Upcycling and ‘jugaad’ have always been a part of Indian life and economy. Torn saris or dhotis are often stitched up to make new saris, baby layettes (kantha), and quilts (rajai and godhadi), with the end result an attractive new piece for the family.

In Maharashtra, godhadi quilts are a necessary piece of bedding in every household. Yet, until Richa Kulkarni and Aparna Jagtap came together, hardly anyone thought of godhadis as a creative commercial product.

Around five years ago, on a visit to Alochana, a women’s group in Pune that organises women to share ideas of common concerns, visual artist Richa Kulkarni chanced to meet Aparna Jagtap, an ex-journalist and social activist. Jagtap was keen to start something that would economically empower women in her rural neighbourhood on the outskirts of Pune. A walk down Ambedkar Nagar village, in the Kondhwa-Budruk area of Pune, where Jagtap lived, gave the two women an idea about how godhadis were an essential part of every household. Realising that there existed a big market for these simple quilts, Kulkarni and Jagtap came together to launch Quilt Culture.

Starting from a community hall in the neighbourhood in 2014-15, Quilt Culture began training women with some background in stitching and tailoring to make colourful godhadis. People were encouraged to bring in waste fabric, clothes and drapes, and the women would make beautiful godhadis for them. Jointly providing a service, the women started earning a modest income from the sales. Soon, there were nearly 30 women working for the venture.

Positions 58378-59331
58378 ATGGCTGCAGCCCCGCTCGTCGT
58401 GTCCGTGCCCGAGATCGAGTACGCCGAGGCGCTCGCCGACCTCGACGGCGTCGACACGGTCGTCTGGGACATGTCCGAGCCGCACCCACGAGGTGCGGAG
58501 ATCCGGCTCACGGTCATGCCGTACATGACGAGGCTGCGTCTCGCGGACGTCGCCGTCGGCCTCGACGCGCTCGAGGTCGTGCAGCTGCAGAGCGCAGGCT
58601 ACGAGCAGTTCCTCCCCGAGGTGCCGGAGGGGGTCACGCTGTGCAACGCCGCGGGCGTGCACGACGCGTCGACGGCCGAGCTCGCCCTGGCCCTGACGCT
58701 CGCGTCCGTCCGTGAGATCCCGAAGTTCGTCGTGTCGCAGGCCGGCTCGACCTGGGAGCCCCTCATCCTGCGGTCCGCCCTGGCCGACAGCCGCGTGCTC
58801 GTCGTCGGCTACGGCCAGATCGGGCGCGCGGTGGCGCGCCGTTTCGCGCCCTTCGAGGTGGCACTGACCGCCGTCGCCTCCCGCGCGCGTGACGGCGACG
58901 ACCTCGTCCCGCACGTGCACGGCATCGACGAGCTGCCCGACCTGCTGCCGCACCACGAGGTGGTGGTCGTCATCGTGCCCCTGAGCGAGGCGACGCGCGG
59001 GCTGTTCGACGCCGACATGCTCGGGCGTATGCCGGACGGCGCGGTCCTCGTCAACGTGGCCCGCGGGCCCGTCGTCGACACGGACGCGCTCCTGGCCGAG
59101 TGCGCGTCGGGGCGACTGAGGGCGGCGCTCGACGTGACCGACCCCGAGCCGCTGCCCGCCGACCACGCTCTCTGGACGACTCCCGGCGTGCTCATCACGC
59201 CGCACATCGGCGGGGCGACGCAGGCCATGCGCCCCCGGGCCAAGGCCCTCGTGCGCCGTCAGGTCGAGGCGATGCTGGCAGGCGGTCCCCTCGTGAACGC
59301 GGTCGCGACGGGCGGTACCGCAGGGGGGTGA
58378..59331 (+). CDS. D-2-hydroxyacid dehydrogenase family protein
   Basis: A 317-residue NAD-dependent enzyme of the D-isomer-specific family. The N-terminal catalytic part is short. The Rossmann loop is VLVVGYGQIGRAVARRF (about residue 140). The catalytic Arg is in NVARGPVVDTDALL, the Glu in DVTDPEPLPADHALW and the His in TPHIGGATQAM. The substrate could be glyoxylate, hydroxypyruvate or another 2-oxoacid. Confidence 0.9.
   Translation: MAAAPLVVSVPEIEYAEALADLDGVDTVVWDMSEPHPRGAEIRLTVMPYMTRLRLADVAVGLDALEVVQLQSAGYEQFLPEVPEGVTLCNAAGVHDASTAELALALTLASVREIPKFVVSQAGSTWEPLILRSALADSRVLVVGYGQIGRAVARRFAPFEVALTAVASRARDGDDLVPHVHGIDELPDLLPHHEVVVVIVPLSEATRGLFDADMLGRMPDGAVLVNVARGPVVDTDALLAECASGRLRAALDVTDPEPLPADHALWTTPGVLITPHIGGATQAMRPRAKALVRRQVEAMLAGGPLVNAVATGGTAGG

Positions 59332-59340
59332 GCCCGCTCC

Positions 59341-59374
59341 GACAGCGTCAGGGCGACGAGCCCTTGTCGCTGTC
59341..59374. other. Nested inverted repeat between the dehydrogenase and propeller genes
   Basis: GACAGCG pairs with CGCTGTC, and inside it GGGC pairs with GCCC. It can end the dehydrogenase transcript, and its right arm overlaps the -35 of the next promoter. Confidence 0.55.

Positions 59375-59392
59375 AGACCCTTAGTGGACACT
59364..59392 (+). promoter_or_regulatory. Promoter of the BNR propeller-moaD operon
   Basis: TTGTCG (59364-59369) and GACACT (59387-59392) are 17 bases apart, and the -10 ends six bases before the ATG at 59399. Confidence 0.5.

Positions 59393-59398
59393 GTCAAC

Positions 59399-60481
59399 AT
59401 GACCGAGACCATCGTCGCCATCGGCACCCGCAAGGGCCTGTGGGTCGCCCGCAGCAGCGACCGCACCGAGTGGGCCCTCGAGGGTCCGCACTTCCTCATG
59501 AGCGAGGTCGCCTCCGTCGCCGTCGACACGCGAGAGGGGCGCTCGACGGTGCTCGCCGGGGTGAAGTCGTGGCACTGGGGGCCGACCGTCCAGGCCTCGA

In 2017, Quilt Culture decided to upscale and started buying scraps and discarded, defective material from textile factories, dealers and tailors. There was also the need for bigger premises. Jagtap’s family pitched in to help. “Two extra floors were being built. They offered us the space, and Quilt Culture was formalised,” recalls Kulkarni. The organisation also moved beyond godhadis to producing handbags, laptop bags and purses for urban consumers.

Since a godhadi is an essential part of one’s memory, Richa, as a visual artist, thought of incorporating intangible memories in designing the quilts. For this, she got the craftswomen at Quilt Culture to draw objects from their memories. Understandably, what emerged were drawings of tulsi vatikas , the sun, cups and saucers, nutcrackers, and the like. These were then incorporated into the quilts, resulting in some unique memories captured for posterity.

A year ago, Kulkarni had the opportunity to accompany her husband on his posting to Amsterdam. This was when she got to meet art historian and curator Edith Rjinja through another Indian artist, Sharmila Samant. Recalling the encounter, Rjinja says, “I had been involved in organising an art residency, the Rain Artistes Initiative, some years ago. This is where I got to meet artistes from all over the world, and set up an Open Circle for the exchange of ideas. Community art particularly fascinated me. When I saw what Kulkarni had been doing, I wanted to help out since it involved upcycling of discarded fabric, and was a major step towards a zero-waste economy as a tool to fight climate change.”